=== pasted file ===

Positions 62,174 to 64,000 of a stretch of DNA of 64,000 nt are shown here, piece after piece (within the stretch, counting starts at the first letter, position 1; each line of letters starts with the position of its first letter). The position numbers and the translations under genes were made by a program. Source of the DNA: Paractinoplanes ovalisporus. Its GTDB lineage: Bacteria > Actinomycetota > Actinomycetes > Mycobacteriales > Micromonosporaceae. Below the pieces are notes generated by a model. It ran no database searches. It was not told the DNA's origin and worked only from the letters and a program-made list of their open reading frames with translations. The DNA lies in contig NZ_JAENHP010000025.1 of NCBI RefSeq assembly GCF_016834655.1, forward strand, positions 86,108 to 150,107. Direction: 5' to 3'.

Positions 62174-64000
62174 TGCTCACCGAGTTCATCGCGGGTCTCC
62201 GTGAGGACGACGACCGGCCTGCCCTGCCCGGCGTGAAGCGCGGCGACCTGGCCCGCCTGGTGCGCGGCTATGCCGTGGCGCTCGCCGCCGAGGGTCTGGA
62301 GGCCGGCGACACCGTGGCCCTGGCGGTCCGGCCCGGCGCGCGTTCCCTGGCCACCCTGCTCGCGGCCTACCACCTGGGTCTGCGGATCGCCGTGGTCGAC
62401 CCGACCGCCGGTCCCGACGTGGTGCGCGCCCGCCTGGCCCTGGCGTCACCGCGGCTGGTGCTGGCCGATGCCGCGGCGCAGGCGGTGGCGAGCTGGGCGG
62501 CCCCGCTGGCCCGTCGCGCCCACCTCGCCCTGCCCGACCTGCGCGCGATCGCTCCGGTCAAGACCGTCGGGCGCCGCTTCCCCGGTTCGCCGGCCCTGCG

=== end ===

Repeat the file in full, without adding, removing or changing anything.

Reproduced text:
Positions 62,174 to 64,000 of a stretch of DNA of 64,000 nt are shown here, piece after piece (within the stretch, counting starts at the first letter, position 1; each line of letters starts with the position of its first letter). The position numbers and the translations under genes were made by a program. Source of the DNA: Paractinoplanes ovalisporus. Its GTDB lineage: Bacteria > Actinomycetota > Actinomycetes > Mycobacteriales > Micromonosporaceae. Below the pieces are notes generated by a model. It ran no database searches. It was not told the DNA's origin and worked only from the letters and a program-made list of their open reading frames with translations. The DNA lies in contig NZ_JAENHP010000025.1 of NCBI RefSeq assembly GCF_016834655.1, forward strand, positions 86,108 to 150,107. Direction: 5' to 3'.

Positions 62174-64000
62174 TGCTCACCGAGTTCATCGCGGGTCTCC
62201 GTGAGGACGACGACCGGCCTGCCCTGCCCGGCGTGAAGCGCGGCGACCTGGCCCGCCTGGTGCGCGGCTATGCCGTGGCGCTCGCCGCCGAGGGTCTGGA
62301 GGCCGGCGACACCGTGGCCCTGGCGGTCCGGCCCGGCGCGCGTTCCCTGGCCACCCTGCTCGCGGCCTACCACCTGGGTCTGCGGATCGCCGTGGTCGAC
62401 CCGACCGCCGGTCCCGACGTGGTGCGCGCCCGCCTGGCCCTGGCGTCACCGCGGCTGGTGCTGGCCGATGCCGCGGCGCAGGCGGTGGCGAGCTGGGCGG
62501 CCCCGCTGGCCCGTCGCGCCCACCTCGCCCTGCCCGACCTGCGCGCGATCGCTCCGGTCAAGACCGTCGGGCGCCGCTTCCCCGGTTCGCCGGCCCTGCG